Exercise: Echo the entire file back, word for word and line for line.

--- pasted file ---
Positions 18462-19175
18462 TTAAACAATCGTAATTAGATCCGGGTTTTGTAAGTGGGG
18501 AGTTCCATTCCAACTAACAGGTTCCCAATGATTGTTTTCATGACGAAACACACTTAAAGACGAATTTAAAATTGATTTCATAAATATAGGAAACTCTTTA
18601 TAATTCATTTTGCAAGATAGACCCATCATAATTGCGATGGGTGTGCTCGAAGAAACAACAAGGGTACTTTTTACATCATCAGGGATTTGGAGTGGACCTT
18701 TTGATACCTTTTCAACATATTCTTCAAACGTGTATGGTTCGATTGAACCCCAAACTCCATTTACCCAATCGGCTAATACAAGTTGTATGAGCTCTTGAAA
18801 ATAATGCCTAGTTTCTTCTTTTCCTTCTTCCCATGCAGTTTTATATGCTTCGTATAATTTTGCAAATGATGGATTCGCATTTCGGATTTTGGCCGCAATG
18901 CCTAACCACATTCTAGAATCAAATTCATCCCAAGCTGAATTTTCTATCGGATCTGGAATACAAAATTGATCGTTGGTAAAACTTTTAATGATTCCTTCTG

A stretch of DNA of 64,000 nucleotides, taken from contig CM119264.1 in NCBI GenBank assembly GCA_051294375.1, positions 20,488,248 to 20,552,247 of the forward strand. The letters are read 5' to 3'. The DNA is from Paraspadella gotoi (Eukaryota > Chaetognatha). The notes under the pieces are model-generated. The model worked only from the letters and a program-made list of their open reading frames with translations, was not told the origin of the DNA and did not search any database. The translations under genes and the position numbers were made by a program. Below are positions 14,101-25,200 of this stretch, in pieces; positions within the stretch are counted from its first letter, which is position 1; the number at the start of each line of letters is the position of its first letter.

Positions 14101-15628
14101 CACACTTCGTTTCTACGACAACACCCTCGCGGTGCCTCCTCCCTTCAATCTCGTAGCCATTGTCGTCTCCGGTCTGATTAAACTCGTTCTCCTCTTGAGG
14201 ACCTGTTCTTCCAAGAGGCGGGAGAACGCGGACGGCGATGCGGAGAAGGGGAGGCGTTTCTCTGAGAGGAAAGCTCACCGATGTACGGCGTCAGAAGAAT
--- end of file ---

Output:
Positions 18462-19175
18462 TTAAACAATCGTAATTAGATCCGGGTTTTGTAAGTGGGG
18501 AGTTCCATTCCAACTAACAGGTTCCCAATGATTGTTTTCATGACGAAACACACTTAAAGACGAATTTAAAATTGATTTCATAAATATAGGAAACTCTTTA
18601 TAATTCATTTTGCAAGATAGACCCATCATAATTGCGATGGGTGTGCTCGAAGAAACAACAAGGGTACTTTTTACATCATCAGGGATTTGGAGTGGACCTT
18701 TTGATACCTTTTCAACATATTCTTCAAACGTGTATGGTTCGATTGAACCCCAAACTCCATTTACCCAATCGGCTAATACAAGTTGTATGAGCTCTTGAAA
18801 ATAATGCCTAGTTTCTTCTTTTCCTTCTTCCCATGCAGTTTTATATGCTTCGTATAATTTTGCAAATGATGGATTCGCATTTCGGATTTTGGCCGCAATG
18901 CCTAACCACATTCTAGAATCAAATTCATCCCAAGCTGAATTTTCTATCGGATCTGGAATACAAAATTGATCGTTGGTAAAACTTTTAATGATTCCTTCTG

A stretch of DNA of 64,000 nucleotides, taken from contig CM119264.1 in NCBI GenBank assembly GCA_051294375.1, positions 20,488,248 to 20,552,247 of the forward strand. The letters are read 5' to 3'. The DNA is from Paraspadella gotoi (Eukaryota > Chaetognatha). The notes under the pieces are model-generated. The model worked only from the letters and a program-made list of their open reading frames with translations, was not told the origin of the DNA and did not search any database. The translations under genes and the position numbers were made by a program. Below are positions 14,101-25,200 of this stretch, in pieces; positions within the stretch are counted from its first letter, which is position 1; the number at the start of each line of letters is the position of its first letter.

Positions 14101-15628
14101 CACACTTCGTTTCTACGACAACACCCTCGCGGTGCCTCCTCCCTTCAATCTCGTAGCCATTGTCGTCTCCGGTCTGATTAAACTCGTTCTCCTCTTGAGG
14201 ACCTGTTCTTCCAAGAGGCGGGAGAACGCGGACGGCGATGCGGAGAAGGGGAGGCGTTTCTCTGAGAGGAAAGCTCACCGATGTACGGCGTCAGAAGAAT